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B.C. Court of Appeal lowers the bar for dismissal for delay

Author(s): Mary Buttery, KC, Brodie Noga

Jan 8, 2024

In the recent decision of Giacomini Consulting Canada Inc. v. The Owners, Strata Plan EPS 3173, 2023 BCCA 473, the British Columbia Court of Appeal lowered the bar for when a court may dismiss an action for want of prosecution. Specifically, B.C. defendants seeking dismissal for delay no longer need to show that a plaintiff’s delay impaired their ability to defend the action.


Giacomini concerned a construction dispute. At the time the defendants brought an application to dismiss, the plaintiff had taken no steps to advance the litigation for 21 months.

The application judge applied the decades-old test for dismissal of an action for want of prosecution set out in Irving v. Irving, 1982 CanLII 475 (BCCA). In that pre-Hryniak era (i.e., before the Supreme Court of Canada’s call for a culture shift to address delay and cost in the justice system), the Court of Appeal in Irving had considered dismissal for delay a “Draconian” remedy, and accordingly restricted it to where

  1. there has been inordinate delay
  2. the delay is inexcusable
  3. the delay has caused, or is likely to cause, serious prejudice to the defendant
  4. justice demands that the action should be dismissed

While the plaintiff’s delay had been both inordinate and inexcusable, the application judge refused to dismiss the action because there was no evidence that the delay had caused, or would likely cause, the defendants serious prejudice by impairing their ability to defend the action.

Appeal decision

On appeal, a five-member division of the Court of Appeal was empaneled to reconsider Irving. The Court recognized that there have been both criticisms of Irving and increasing attention to how delays undermine public confidence in the justice system. Further, the Court held that the defendants had a legitimate interest in having claims against them resolved promptly.

The Court concluded that the third Irving requirement — that a delay must have caused the defendant serious prejudice — was no longer tenable. Not only had there been significant practical problems in implementing this requirement, but it also created a high bar for dismissal that failed to incentivize plaintiffs to prosecute actions promptly and instead fostered a culture of complacency.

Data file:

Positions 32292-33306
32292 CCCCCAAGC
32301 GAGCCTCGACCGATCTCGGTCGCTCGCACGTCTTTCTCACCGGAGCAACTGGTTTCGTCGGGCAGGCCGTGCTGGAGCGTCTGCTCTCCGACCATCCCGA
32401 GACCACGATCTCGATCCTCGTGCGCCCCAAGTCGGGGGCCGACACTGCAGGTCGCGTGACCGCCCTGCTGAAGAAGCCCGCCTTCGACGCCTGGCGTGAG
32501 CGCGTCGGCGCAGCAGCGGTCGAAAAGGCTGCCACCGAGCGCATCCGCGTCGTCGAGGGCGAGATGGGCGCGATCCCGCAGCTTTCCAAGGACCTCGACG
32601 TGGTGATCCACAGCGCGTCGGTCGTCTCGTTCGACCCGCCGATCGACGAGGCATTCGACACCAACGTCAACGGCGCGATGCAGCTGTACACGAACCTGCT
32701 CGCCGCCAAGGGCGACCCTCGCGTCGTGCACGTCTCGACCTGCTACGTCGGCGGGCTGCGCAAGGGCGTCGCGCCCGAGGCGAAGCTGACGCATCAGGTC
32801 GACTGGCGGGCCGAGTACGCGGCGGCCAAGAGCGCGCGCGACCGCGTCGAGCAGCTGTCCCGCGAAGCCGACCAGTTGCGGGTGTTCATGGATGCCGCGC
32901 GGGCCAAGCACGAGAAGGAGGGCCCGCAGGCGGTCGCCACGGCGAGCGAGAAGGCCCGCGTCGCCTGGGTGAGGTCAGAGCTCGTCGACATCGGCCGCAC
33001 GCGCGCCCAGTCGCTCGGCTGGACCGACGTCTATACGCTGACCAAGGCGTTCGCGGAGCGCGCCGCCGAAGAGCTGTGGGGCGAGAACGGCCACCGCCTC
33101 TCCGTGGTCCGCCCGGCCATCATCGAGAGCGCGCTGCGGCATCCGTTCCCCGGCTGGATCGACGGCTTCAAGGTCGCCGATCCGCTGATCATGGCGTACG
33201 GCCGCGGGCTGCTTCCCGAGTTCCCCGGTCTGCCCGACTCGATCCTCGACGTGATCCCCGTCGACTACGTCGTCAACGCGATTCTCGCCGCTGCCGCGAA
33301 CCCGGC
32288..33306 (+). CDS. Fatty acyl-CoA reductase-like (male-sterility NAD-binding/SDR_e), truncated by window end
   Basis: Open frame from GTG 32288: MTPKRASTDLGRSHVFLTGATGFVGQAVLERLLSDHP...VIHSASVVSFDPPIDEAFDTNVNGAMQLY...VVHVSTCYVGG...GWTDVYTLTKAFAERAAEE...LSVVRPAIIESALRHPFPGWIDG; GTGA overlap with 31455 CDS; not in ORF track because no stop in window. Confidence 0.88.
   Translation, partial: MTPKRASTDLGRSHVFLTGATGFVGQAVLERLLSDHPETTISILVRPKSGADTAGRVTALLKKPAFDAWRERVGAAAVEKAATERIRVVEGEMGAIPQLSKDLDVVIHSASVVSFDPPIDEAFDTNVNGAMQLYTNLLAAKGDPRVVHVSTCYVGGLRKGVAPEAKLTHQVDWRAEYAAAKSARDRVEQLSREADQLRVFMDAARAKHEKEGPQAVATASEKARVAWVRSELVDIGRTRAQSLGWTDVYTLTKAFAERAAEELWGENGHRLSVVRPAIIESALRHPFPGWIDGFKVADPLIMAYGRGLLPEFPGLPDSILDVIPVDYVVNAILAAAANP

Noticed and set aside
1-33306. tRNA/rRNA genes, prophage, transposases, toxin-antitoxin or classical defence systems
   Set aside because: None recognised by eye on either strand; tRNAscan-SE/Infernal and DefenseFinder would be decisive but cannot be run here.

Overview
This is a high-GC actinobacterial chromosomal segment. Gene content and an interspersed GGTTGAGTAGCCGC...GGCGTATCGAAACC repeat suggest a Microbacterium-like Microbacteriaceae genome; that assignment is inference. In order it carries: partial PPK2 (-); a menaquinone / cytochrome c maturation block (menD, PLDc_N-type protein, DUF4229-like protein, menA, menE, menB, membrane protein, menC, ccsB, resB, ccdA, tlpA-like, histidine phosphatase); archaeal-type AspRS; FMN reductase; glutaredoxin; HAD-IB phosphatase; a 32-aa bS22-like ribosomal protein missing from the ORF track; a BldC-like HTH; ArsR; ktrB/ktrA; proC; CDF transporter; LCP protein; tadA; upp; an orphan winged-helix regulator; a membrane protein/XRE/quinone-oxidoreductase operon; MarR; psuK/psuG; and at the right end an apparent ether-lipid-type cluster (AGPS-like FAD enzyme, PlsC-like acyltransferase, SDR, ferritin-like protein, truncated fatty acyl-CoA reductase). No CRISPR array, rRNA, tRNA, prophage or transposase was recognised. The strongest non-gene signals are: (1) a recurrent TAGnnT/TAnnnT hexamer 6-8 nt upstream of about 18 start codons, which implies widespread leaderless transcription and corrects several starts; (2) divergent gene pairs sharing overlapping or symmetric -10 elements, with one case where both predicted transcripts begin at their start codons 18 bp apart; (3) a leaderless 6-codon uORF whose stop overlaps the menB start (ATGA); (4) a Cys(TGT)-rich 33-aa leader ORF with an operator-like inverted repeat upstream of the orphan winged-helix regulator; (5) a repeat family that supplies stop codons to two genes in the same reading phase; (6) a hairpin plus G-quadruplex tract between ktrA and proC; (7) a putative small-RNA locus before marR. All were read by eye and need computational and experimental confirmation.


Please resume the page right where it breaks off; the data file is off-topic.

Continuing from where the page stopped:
The Court of Appeal accordingly revised the Irving test by removing the requirement for the defendant to demonstrate serious prejudice. Defendants now are required to show only

  1. an inordinate delay
  2. which is inexcusable
  3. that it is not in the interests of justice for the action to proceed

The Court stated that dismissal should no longer be seen as a “Draconian” remedy but rather a justified remedy in the face of inordinate and inexcusable delay. However, the Court cautioned that it did not intend to invite a flood of dismissal applications and that defendants concerned about the pace of litigation ought first to avail themselves of other tools, such as setting timelines.

Indeed, despite relaxing the test for dismissal, the Court of Appeal refused to dismiss the action in Giacomini. While the delays concerned the Court, dismissal was not in the interests of justice given that the action was a complex, multi-party proceeding that required time to investigate.


By removing the requirement to show, with evidence, significant prejudice, Giacomini leaves defendants in B.C. proceedings with a better tool to dispense with actions that have languished for want of prosecution. The heightened threat of dismissal may now also incentivize plaintiffs to be more diligent in their pursuit of their actions. However, it remains to be seen how lower courts will implement this new framework and whether it will be enough to overcome what the Court of Appeal described as a culture of complacency.